A group of students at Oberlin College did a study is to assess how socio-technical feedback, combined with incentives might encourage students to conserve resources. They set up an automated data monitoring system that provided dormitory residents with real-time web-based feedback on their energy and water use. In contrast, utility meters were manually read for 20 other dormitories, and data provided to those residents just once per week. For both groups, resource use was monitored during a baseline period and during a two week “dorm energy competition” during which feedback, education and conservation incentives were provided.
Overall, the introduction of feedback, education and incentives resulted in a 32 percent reduction in electricity use but only a 3 percent reduction in water use. Dormitories that received the real-time feedback were more effective at conservation, reducing their electricity consumption by 55 percent compared to 31 percent for dormitories that only received feedback once a week.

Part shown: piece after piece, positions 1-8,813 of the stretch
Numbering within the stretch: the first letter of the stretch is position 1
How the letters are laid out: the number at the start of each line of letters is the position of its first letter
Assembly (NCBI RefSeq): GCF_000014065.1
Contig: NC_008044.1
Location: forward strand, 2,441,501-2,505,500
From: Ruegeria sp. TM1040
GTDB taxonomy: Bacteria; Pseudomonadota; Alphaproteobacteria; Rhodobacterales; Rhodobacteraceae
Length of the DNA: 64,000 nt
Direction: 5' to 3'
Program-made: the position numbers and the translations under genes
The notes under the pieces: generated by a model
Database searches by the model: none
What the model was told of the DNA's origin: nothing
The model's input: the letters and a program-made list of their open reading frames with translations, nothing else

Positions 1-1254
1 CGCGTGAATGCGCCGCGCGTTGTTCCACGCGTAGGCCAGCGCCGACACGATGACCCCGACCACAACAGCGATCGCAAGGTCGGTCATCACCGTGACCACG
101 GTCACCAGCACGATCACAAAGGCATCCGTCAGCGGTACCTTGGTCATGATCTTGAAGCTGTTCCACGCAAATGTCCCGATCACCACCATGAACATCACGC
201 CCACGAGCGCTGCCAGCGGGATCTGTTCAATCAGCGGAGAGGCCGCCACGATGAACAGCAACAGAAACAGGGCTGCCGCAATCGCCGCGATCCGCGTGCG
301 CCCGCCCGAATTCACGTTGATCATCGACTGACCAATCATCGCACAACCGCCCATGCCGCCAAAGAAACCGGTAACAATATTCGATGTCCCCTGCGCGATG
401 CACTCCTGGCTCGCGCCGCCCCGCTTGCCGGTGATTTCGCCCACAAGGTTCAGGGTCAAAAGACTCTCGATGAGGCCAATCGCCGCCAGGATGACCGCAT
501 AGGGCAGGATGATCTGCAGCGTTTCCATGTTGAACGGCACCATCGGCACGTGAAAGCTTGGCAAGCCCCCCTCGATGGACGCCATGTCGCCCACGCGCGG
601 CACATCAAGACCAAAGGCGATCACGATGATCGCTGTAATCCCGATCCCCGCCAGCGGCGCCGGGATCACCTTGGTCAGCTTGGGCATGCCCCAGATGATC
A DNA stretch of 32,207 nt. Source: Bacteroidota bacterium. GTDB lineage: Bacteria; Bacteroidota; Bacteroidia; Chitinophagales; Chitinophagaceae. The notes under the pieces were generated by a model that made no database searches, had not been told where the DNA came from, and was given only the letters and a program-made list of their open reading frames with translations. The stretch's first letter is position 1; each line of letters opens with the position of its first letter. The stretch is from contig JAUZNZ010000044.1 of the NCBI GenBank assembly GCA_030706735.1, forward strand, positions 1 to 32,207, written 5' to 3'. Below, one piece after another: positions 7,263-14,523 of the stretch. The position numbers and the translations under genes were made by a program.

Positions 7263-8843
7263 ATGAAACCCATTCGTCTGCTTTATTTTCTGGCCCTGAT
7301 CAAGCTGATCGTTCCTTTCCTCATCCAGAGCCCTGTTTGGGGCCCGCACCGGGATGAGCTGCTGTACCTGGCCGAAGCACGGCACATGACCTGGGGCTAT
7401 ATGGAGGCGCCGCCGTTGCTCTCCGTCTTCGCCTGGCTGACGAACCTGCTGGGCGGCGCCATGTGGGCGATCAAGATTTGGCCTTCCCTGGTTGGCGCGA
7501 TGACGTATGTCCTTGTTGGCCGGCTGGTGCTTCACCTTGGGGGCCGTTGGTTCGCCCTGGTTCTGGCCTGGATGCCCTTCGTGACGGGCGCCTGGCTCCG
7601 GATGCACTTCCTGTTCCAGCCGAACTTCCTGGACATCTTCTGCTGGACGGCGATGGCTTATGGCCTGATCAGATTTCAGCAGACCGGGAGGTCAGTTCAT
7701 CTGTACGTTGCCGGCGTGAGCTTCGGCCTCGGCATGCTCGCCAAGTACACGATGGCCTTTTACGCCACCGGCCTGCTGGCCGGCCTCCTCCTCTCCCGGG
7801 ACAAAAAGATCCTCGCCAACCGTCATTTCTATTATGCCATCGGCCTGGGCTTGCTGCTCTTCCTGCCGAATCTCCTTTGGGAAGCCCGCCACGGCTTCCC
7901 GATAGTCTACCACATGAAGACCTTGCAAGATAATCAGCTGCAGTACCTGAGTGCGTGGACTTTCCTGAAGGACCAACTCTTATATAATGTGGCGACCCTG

This group of students who did this study went on to create Lucid Design Group, a company that uses this technology for other colleges and universities as well as corporate campuses.
- John E. Petersen, Vladislav Shunturov, Kathryn Janda, Gavin Platt and Kate Weinberger, “Dormitory residents reduce electricity consumption when exposed to real-time visual feedback and incentives,” International Journal of Sustainabilityin Higher Education, Vol. 8 No. 1, 2007, pp. 16-33.
- "Energy Dashboards: Using Real-Time Feedback to Influence Behavior," Environmental Building News, Volume 17, Number 12 · December 2008.